Let’s get real here – many solopreneurs I work with mix their business and personal finances. If you’re running a one-person show, a side-hustle, or a business that has few transactions, it might seem sensible. Why open the extra account? It might also be difficult to put the time in to really untangle everything. Oftentimes, expenses and income seem to land in a gray area between business and personal.

While this strategy might seem like it saves you time and money, separating your business finances from your personal finances is much more profitable in the long run. Here are a couple reasons for that:

Simplify Your Record Keeping

You want all the numerical data from your business available with a few clicks. If you keep your personal and business finances separate, it’s much more possible to simplify your record keeping and make that possible. Here are a few pieces of info you have much better access to if you do it this way:

  • How much income your business is making and whether it’s supporting itself
  • All information needed for tax time. Having your accounts separated and that information readily available means you’re less likely to give up and overpay on your taxes.
  • Which offerings and times of year are most profitable for your business.
  • What your business is spending on and whether you’re getting a return

Along with having clear ways to see all of these metrics, you can also deeply reduce your stress level when your records are simple. The value of this is not to be underestimated!

Learn About Your Business & Boost Your Profit

As you can imagine, having easy access to the information above can do wonders for your bottom line. You can tap into yearly or seasonal income cycles and focus your offerings to generate more revenue. You can also make business spending decisions much more easily, and learn what investments can help your business become more profitable.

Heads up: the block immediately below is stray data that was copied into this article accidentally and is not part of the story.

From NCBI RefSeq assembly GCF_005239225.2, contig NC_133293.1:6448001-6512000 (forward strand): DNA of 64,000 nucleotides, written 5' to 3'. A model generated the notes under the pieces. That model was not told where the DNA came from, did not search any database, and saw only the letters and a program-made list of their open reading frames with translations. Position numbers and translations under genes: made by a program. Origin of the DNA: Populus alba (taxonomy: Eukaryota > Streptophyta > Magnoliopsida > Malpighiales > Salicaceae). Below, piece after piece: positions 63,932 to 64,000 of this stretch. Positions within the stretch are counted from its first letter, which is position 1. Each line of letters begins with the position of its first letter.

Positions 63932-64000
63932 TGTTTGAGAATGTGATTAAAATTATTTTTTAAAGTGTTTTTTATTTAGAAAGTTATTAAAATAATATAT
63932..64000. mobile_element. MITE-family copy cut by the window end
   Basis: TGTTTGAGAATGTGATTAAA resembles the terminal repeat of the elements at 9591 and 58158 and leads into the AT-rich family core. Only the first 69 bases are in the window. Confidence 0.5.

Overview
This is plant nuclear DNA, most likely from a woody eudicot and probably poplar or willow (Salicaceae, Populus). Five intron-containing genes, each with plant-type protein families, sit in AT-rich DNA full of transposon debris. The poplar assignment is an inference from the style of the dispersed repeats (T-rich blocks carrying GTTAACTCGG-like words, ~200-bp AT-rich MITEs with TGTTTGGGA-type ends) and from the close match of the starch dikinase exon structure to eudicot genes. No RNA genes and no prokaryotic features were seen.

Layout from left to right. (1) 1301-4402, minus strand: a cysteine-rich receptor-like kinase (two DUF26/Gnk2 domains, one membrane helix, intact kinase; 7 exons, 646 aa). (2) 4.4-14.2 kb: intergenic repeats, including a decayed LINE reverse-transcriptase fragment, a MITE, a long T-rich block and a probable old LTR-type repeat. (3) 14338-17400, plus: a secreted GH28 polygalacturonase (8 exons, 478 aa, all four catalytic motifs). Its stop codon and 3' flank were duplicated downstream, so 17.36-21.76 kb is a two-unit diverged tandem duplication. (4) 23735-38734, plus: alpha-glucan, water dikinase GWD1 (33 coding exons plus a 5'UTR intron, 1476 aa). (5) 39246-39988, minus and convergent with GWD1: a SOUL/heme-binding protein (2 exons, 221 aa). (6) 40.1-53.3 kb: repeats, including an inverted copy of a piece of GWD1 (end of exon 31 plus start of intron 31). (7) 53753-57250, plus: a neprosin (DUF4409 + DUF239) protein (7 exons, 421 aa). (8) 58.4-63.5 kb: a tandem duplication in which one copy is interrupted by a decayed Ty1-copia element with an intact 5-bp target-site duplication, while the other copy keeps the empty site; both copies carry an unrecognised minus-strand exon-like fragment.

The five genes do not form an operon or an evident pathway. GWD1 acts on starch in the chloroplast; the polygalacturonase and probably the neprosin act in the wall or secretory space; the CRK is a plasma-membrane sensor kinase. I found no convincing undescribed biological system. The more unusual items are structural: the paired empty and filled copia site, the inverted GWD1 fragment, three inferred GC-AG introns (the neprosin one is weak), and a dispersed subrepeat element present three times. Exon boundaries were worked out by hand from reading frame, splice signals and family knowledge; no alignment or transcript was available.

If your business is currently not making enough money to support itself, you can look through your records to understand why this is, and come up with solutions. Lastly, having a clear idea of how much you need to pay for taxes can prevent you from overpaying, and lead to more profit in the long run.

Your financial metrics tell the story of your business. Separating them from your personal banking makes it so much more simple to check in on your business finances.

Get Clear on How Much You Need to Make

Aside from providing valuable information about the state of your business finances, separating them from your personal accounts will also clarify some personal finance questions for you. You’ll be able to clearly see how much money you’re spending on your lifestyle every month.

This can help you determine what you need to pay yourself from your business. Creating personalized income goals according to what you value in your life can make running your business more personally meaningful.

Take This to The Bank

Now that I’ve made a case for separating your business and personal finances, let’s go over two different ways you can do this. In the beginning of this article, I mentioned that some solopreneurs think its sensible to avoid opening another account. It’s true that this can help you bypass banking fees associated with business accounts.

Sometimes I work with clients who are just starting a small side-hustle. I may advise them to set up a system that helps them keep a comfortable distance between their personal and business finances, without actually opening another account. Usually, this  involves opening a sub-savings account at your bank, and creating a detailed money map and tracking spreadsheet.

For people with larger businesses and more transactions, it’s better to open a separate account. Read the section on banking in my free eBook, 3 Essential Steps to Starting a Business, for more thoughts on this setup process.  I hope this article helped clarify the many benefits of keeping your business and personal finances separate. Happy banking!



Image: Tetiana SHYSHKINA